However, there are also systemic issues that impact student engagement and which are beyond the control of the teacher. For such issues we should demand governments to ensure better facilities, resources, better student-teacher ratios, lesser pressure of completing syllabus and more autonomy to the teachers in deciding the curriculum, syllabus and ways of assessment.
Furthermore, the process of asking a question is quite complicated for students as compared to teachers. A student may have a question, but to ask, he/she has to take permission from the teacher, by explicitly asking the teacher, raising a hand, looking at the teacher, or by waiting to be asked. In some rare cases students might ask a question without taking permission or even by interrupting the teacher.
However, teachers do not need any permission to ask a question and they may even interrupt students. So the process of asking is different for a student and a teacher.
Understanding teacher questioning in classrooms
Why do teachers ask questions? Teachers told us they ask questions:
• To know that the topic is understood by the students.
• To know how much the child knows and to check their previous knowledge.
• To check what students have learned.
• To motivate students.
• To let students do some hypothesis formation or make predictions.
• To make students attentive.
• To manage/discipline the class.
So the reasons for a teacher to ask questions are more pedagogical (for the purpose of teaching), whereas the reasons for students to ask are more epistemological (acquiring new knowledge).
Furthermore, in a classroom, the teacher questioning process has a very common pattern. In this pattern the teacher Initiates a discussion by asking a question to the student. In turn, the student answers by Responding to the teacher’s question. After which, the teacher gives Evaluation or feedback on whether the answer is accepted or is right or wrong. This pattern of teacher-student talk is called the IRE talk. Here is an example of such a talk.
Teacher: When area increases, pressure?
Teacher: Decreases. Similarly, tell me the relation between energy and work?
Teacher: When energy will increase, what will increase?
Student: Work will increase
Teacher: Correct …
In IRE talk, the teacher has the control to initiate and terminate talk sequences. This reduces the opportunities for students to ask their own questions or initiate discussions which they might be interested in.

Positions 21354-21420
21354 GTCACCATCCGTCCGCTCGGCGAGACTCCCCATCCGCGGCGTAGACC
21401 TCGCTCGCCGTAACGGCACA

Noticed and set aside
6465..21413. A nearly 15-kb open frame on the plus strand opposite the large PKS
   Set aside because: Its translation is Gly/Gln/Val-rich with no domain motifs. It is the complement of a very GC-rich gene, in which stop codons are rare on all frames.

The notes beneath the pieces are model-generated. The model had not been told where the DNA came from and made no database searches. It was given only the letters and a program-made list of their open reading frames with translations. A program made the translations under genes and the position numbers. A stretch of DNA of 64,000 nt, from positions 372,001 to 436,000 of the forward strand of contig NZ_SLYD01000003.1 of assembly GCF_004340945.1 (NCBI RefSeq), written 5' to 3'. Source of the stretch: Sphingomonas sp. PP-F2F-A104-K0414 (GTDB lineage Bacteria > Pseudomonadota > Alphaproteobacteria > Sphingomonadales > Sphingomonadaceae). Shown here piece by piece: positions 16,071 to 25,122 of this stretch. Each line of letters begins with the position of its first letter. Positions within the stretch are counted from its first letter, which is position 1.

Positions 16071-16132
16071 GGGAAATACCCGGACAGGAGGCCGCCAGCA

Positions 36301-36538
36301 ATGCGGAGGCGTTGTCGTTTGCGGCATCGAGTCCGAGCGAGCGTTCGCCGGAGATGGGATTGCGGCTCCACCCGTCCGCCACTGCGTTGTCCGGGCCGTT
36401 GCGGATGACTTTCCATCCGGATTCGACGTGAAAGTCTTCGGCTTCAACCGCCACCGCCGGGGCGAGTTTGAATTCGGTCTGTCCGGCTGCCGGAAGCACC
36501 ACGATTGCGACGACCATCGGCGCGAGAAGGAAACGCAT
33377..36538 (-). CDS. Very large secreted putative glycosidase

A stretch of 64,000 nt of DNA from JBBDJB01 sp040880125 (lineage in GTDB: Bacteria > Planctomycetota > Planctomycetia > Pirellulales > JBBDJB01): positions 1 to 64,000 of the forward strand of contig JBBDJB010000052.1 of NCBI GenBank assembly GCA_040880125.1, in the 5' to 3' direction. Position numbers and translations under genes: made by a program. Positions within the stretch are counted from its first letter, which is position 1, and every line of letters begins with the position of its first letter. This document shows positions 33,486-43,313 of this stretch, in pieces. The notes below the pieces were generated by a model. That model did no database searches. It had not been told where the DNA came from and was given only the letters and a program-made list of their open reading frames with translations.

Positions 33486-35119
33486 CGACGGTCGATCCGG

Here is another example:
Teacher: At what temperature water boils?
Student: 98.6 degree Celsius.
Instead of evaluating, the teacher could have asked the other students whether 98.6 is the right or wrong answer. So an alternate approach could have been,
Teacher: At what temperature water boils?
Student: 98.6 degrees Celsius
Teacher: Ok, how many of you think 98.6 is correct and how many think it is wrong?
Maybe at this point the teacher could have made groups of students to discuss, argue, give reasons, find evidence, or do some activity to find out why the answer is correct or incorrect.
Even if teachers follow the IRE pattern, it helps if they take a longer pause after asking their questions, so more responses can come from students, leading to further discussions. Also, it helps if the teacher pauses before evaluating so that other students might pitch in to the student’s response.
It’s not just the process but also the kind of teacher questioning that impacts the student engagement in the classroom. Generally, we ask closed questions to students that have some expected or fixed answers (mostly known to the teacher). Let us take an example,
Teacher: From where do we get sugar?
Now there could be several answers to this question as sugar can be obtained from many different sources and those answers can lead to interesting discussions. However, with students trying to guess the expected answer, their participation becomes passive and they only tend to memorize what is being expected.